BY JOSHUA PECHTHALT
Special to The Bee
On Monday, the U.S. Supreme Court will hear oral arguments in a case that asks whether all workers in public sector unions, be they members or not, have an obligation to contribute to the union’s costs to represent them in grievances and at the bargaining table.
The court has already ruled that unions have an obligation to represent non-members and that is not likely to change. It also ruled that non-members have an obligation to contribute to the costs of representation and bargaining. If the court now rules in favor of the plaintiffs in Friedrichs vs. California Teachers Association, the justices would be overturning a nearly 40-year precedent.
This may seem like a technical issue with little impact beyond public employee unions. But the implications of this decision could be far-reaching. If the court ends “fair share” union dues, it would hurt our unions’ ability to represent our members and weaken our ability to improve wages, benefits and working conditions.
For those of us in education, it could also undercut our ability to improve learning and teaching conditions by advocating for smaller class sizes, restoring art and music programs and improving teacher training and evaluation. While non-members do not contribute to the political program of their unions, the erosion of union funds will have an impact on our ability to organize in all aspects of union work.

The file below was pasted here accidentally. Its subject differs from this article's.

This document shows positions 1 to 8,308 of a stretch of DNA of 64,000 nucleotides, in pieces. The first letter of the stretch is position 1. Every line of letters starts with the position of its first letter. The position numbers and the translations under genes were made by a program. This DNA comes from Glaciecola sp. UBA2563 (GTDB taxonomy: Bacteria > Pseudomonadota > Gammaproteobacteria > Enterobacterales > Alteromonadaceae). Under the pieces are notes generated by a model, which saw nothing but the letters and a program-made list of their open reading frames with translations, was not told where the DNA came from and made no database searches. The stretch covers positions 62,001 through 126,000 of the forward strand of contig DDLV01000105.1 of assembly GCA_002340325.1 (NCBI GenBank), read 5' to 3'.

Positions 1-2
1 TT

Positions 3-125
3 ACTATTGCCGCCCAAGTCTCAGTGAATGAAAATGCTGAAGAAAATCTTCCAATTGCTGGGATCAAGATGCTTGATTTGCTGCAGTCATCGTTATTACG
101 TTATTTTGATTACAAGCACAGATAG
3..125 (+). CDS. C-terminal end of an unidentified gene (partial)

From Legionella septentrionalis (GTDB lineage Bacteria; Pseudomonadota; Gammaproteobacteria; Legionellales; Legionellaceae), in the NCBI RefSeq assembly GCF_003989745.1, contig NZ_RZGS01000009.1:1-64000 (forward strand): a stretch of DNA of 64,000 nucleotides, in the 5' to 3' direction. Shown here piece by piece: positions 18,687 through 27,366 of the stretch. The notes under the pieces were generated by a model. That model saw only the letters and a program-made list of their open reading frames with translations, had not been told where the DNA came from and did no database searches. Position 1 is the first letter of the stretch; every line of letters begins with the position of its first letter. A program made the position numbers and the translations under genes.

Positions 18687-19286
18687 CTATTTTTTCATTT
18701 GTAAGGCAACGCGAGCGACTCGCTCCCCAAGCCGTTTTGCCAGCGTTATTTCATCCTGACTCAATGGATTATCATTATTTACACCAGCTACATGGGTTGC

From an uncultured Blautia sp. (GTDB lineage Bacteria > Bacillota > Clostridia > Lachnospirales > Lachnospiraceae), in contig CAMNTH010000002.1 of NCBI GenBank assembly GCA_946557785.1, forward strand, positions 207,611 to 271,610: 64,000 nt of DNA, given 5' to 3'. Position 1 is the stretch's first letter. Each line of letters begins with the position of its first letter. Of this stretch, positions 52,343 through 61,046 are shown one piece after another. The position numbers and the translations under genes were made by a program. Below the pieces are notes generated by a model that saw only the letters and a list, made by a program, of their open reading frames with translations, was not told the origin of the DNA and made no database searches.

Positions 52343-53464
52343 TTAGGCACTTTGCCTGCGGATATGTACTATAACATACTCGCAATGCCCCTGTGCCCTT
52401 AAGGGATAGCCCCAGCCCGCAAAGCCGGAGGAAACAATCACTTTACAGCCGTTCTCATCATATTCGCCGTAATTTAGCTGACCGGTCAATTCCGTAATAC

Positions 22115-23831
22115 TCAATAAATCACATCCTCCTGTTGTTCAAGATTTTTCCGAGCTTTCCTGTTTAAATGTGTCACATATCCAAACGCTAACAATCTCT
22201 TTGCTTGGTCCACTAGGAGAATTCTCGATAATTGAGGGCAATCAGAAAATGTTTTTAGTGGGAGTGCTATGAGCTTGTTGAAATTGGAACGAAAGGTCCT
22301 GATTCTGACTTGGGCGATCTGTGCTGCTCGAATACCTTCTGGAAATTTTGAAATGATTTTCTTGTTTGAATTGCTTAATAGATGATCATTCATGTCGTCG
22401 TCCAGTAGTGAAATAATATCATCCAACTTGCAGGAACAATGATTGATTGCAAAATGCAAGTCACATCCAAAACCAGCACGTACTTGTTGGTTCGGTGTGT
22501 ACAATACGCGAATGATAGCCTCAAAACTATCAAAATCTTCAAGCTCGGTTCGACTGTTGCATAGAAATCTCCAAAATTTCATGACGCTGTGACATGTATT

The most obvious example is how the labor movement supported Proposition 30 in 2012. Union support for that historic measure, which raised income taxes on California’s wealthiest individuals, has generated more than $6 billion a year for education and ended years of devastating cuts and layoffs. Millions of students have benefited.
While the proponents of Friedrichs are arguing the case on freedom of speech grounds, the wealthy anti-union forces behind this effort understand that a ruling in their favor will undercut labor’s support for liberal and progressive causes. It is no secret that unions support many social justice organizations that advocate for economic fairness, racial equality, women’s rights, voting access, the environment and many other issues.
This case is also a broadside against the labor movement more generally. Public sector workers are the most organized group left within a labor force that is already at the lowest level of union representation since World War I. While public support for unions has continued to increase, currently less than 7 percent of all private sector workers in this country are in a union.
At a time when American workers are losing ground financially and are profoundly worried about their future, weakening the voice of public sector unions will not only hurt the labor movement, it will worsen economic inequality. As we have seen in other parts of the world, a country in which the wealthy and the corporations dictate every aspect of life is not a foundation for democracy.
Is that the kind of society we want?